Safer Solutions Safer Solutions Education
Safer Solutions
. .
Home arrow Education Resources arrow Module 2: The ABC of hazardous chemicals
Module 2: The ABC of hazardous chemicals PDF Print E-mail

Regulation, environmental and health effects, and understanding exposure pathways

Application – This module is designed to raise learners’ awareness about the different types of hazardous chemicals in the home and their environmental and potential health effects.

Learning outcomes

After this session, learners will:

  1. Identify the four classes of chemicals, their regulatory bodies and their labeling requirements  
  2. Understand and be confident to explain the environmental benefits of reducing and eliminating hazardous chemical use around the home
  3. Understand the different pathways of exposure and the unique vulnerability of children to hazardous chemicals
  4. Understand risk and discuss examples of how risk is a combination of both exposure and harm
  5. Understand why some chemicals receive a lot of  media attention and public scrutiny

Learning outcome 2.1

Identify the four classes of chemicals, their regulatory bodies and their labelling requirements


The regulatory system is often referred to as a chemical maze. This section will give you a brief introduction into how chemicals are assessed and registered in Australia.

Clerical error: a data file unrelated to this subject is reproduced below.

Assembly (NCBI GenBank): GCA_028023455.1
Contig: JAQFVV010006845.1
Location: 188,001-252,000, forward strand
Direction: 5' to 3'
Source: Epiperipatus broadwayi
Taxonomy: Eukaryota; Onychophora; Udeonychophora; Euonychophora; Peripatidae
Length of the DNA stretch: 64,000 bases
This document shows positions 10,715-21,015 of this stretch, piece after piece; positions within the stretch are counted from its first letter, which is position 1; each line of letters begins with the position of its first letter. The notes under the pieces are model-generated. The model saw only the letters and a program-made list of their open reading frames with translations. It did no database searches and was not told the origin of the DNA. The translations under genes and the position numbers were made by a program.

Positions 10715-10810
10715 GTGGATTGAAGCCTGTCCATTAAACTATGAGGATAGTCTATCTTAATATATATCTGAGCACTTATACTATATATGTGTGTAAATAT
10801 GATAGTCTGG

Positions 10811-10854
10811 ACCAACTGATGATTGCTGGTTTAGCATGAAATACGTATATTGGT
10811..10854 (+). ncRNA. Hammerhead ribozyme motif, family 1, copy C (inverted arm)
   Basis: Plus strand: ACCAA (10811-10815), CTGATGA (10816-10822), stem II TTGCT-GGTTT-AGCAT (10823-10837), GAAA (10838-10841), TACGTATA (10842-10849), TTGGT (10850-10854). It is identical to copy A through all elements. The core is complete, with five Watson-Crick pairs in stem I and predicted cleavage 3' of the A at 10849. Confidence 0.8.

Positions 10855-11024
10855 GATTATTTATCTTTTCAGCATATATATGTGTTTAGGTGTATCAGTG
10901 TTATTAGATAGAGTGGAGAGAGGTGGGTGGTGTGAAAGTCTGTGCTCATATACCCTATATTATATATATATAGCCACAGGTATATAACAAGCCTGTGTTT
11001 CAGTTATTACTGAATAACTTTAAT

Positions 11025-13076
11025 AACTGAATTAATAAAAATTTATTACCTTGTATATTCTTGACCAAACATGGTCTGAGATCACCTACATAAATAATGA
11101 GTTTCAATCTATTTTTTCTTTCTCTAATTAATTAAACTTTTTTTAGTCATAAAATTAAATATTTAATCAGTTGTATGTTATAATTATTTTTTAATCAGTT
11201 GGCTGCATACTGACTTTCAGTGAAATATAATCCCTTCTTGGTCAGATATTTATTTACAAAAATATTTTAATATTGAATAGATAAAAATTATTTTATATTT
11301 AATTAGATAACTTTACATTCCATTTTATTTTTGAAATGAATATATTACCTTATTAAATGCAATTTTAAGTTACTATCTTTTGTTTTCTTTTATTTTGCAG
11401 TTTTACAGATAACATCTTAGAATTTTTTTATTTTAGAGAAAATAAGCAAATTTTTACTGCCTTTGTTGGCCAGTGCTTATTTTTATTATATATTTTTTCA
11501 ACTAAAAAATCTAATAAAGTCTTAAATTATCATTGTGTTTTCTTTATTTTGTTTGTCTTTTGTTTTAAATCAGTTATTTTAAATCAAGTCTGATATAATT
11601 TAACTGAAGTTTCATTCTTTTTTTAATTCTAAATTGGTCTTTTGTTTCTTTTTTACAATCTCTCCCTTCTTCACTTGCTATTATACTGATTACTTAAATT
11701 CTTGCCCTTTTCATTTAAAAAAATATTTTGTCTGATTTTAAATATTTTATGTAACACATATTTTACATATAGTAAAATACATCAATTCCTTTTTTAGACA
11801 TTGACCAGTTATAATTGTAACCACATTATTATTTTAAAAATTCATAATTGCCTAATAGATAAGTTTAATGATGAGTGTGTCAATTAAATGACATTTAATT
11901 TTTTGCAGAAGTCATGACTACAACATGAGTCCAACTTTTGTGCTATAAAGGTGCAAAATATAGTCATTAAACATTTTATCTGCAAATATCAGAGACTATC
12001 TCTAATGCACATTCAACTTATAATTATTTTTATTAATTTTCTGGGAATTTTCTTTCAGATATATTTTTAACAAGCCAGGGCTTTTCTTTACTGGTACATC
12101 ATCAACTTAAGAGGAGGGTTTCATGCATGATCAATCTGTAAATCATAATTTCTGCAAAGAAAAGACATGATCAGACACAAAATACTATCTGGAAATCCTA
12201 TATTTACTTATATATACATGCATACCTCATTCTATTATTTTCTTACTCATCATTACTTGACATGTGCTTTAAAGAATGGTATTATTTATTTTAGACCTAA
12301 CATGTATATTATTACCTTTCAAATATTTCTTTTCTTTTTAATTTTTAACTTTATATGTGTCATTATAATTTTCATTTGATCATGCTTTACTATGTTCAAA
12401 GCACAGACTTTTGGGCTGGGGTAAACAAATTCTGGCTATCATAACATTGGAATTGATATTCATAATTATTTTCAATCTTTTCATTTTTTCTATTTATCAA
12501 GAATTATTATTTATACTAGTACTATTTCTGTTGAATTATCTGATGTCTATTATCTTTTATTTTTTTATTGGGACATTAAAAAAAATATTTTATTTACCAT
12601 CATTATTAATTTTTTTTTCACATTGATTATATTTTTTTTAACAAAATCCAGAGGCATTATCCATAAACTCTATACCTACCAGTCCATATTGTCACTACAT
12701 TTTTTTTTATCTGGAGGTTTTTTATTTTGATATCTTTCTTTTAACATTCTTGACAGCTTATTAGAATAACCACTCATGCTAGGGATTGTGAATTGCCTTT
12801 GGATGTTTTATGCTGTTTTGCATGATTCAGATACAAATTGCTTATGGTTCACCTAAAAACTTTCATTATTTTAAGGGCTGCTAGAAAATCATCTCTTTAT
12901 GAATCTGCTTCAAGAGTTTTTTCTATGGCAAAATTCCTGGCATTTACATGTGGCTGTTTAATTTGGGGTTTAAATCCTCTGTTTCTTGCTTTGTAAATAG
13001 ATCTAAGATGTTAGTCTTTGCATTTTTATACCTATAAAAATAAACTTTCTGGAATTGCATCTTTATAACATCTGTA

Four different federal government agencies are responsible for chemicals in Australia (see Australian Chemical schemes at a glance). They are broken into industrial, agricultural and veterinary, pharmaceutical and food additives. Each of these has a different way of assessing the hazard of chemicals and each scheme has different labelling requirements.

To learn more about chemicals the regulatory agencies also insist that each chemical has a material data safety sheet (MSDS). MSDS’s include information such as chemical name, toxicity to humans, toxicity to plants and animals and how long they can last in the environment. It is a responsibility of the manufacturers of chemicals to provide MSDS’s upon request.


Activity 2.1: Provide the group with a sample of labels and MSDS from different chemical products. Prompt the participants to discuss if they normally read labels and follow the safety instructions. Get a sense of how useful people find the labels and if they have ever read an MSDS.

Ensure the group is aware that more information can be provided by chemical manufacturers by calling the 1800 number listed on products or requesting information from shop assistants.


Resource 2.1: Domestos material safety data sheets, chlorpyrifos label and sample labels from Domestos and Homebrand Caustic Oven Cleaner.

Find out more

The National Chemical Information Gateway provides comprehensive links to information about chemicals in Australia.

Part 3: Resources and handouts

2.1 a): Australian Chemical schemes at a glance
2.1 b): US EPA: Read the label first information sheet

Learning Outcome 2.2

Understand and be confident to explain the environmental benefits of reducing and eliminating hazardous chemical use around the home